There is less than a 10% probability that the euro will break up, but if it did corporate Ireland would be able to cope with the fallout, says Tiarnan O’Mahoney, head of Moneycorp in Ireland.
Moneycorp is a foreign exchange specialist that has been around since 1979. It is a fully-owned subsidiary of Royal Bank of Scotland and is headquartered in London. Mr O’Mahoney set up the Dublin office earlier this year along with another former Anglo executive, Bryan McSharry.
Mr O’Mahoney was tipped to take over from Sean Fitzpatrick as CEO of Anglo Irish Bank, but instead stepped down in 2005.
The Irish foreign exchange market is worth roughly €200bn annually and the pair would like to have cornered 1% of this by the end of 2015. As it stands, they have bagged just under 100 clients.
“Our clients come from the entire cross section. There is a plc, an importer with a turnover of €1m each year and another company that does €800m of foreign exchange every year.”
The plan is to give clients a choice when it comes to the foreign exchange market. “A lot of companies want a second supplier. Most of then will have an established relationship with their bank, but there is a gap in the market for a second supplier as Anglo Irish Bank and Bank of Scotland are no longer there. And we are a foreign exchange specialist.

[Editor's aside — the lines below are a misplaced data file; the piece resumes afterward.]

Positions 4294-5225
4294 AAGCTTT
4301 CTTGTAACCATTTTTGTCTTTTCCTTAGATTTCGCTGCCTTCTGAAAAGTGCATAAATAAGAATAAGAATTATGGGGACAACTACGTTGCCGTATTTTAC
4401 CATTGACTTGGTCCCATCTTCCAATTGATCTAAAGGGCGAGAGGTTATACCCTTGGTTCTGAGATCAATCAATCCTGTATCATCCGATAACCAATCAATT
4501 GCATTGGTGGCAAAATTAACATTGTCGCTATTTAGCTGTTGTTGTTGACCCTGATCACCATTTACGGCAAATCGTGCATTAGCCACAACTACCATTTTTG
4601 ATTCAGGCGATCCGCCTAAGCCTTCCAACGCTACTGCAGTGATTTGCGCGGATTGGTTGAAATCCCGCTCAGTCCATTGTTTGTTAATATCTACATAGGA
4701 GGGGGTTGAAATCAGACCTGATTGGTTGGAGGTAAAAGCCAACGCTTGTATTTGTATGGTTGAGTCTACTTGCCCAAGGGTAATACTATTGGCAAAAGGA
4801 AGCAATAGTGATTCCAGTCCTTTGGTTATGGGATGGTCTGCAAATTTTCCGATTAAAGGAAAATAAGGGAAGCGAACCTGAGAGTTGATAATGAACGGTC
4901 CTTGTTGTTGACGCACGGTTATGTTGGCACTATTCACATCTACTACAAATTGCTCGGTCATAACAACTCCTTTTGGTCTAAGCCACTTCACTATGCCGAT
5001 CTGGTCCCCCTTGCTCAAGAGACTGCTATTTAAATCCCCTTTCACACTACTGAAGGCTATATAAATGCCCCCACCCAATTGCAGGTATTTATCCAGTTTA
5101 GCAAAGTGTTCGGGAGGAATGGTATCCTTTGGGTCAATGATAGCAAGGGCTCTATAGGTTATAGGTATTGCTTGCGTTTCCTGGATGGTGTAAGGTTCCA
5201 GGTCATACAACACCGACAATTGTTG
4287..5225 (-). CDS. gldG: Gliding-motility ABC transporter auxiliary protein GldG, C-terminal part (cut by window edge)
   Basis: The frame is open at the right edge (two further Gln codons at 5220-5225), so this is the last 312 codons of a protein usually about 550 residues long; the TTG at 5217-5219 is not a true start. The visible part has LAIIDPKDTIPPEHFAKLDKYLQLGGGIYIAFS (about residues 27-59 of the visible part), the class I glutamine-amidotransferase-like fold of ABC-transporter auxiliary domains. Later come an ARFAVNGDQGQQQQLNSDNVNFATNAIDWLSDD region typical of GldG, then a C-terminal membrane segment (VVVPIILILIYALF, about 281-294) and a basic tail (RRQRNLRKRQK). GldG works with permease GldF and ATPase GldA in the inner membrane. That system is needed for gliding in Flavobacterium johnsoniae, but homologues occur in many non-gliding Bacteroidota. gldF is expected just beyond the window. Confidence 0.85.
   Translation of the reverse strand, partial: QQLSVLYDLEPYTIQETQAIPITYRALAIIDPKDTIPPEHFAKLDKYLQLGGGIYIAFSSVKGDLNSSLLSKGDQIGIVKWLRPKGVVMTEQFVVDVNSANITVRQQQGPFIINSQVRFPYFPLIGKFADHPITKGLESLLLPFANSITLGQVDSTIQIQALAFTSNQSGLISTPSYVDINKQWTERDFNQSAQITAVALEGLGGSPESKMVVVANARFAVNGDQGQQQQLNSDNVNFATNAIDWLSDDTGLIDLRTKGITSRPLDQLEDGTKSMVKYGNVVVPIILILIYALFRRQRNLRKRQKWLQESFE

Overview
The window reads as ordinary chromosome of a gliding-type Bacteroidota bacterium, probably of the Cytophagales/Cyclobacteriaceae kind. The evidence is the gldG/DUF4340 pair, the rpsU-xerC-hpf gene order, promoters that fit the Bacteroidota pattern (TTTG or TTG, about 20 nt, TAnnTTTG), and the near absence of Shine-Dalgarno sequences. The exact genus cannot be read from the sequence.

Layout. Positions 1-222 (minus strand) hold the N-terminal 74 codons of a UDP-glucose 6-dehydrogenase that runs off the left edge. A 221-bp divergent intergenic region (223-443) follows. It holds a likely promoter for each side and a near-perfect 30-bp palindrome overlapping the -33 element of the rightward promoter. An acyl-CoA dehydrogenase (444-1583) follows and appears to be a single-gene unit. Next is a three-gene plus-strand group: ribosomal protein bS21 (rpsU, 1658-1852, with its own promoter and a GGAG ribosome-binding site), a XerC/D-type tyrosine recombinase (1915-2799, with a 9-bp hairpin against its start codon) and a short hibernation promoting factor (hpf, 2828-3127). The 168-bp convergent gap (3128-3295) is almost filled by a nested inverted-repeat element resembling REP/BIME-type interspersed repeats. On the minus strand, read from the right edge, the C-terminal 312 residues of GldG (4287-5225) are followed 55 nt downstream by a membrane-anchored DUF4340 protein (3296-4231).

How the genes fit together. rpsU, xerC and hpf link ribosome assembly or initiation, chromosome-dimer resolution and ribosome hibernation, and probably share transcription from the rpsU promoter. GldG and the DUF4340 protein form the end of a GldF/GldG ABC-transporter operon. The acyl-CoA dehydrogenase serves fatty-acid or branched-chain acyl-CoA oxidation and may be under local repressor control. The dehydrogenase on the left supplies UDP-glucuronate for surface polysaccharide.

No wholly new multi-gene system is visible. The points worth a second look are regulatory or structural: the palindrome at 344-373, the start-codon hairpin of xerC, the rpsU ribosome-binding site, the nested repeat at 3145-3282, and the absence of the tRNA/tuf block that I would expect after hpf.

“We have got a disproportionate amount of business from Cork. Maybe it is because of we have two members of staff from there — Eoin Walsh is from Blackrock and Andy Daly is from Bishopstown.”
He points out that when companies use foreign exchange facilities at their bank, they can often use up credit lines extended by the same bank. Consequently, it makes more sense to use a second supplier, he says.
All Moneycorp back office functions are done out of the London office and “the economies of scale that offers”, he explains.
All the front office and trading activities are done out of Dublin. Clients have access to research supplied by the firm. Moreover, all clients have access to the firm’s online trading platform, which includes the ability to make direct payments to third-party clients.
An unprecedented level of action by the ECB has brought some calm to the eurozone debt crisis. But concerns still linger that the single currency will once again come under pressure unless further reform measures are taken. However, it is highly unlikely that the euro will unravel.
Mr O’Mahoney was behind the investment vehicle, ISTC, which was a high-profile victim of the early days of the credit crunch in 2008.
© Irish Examiner Ltd. All rights reserved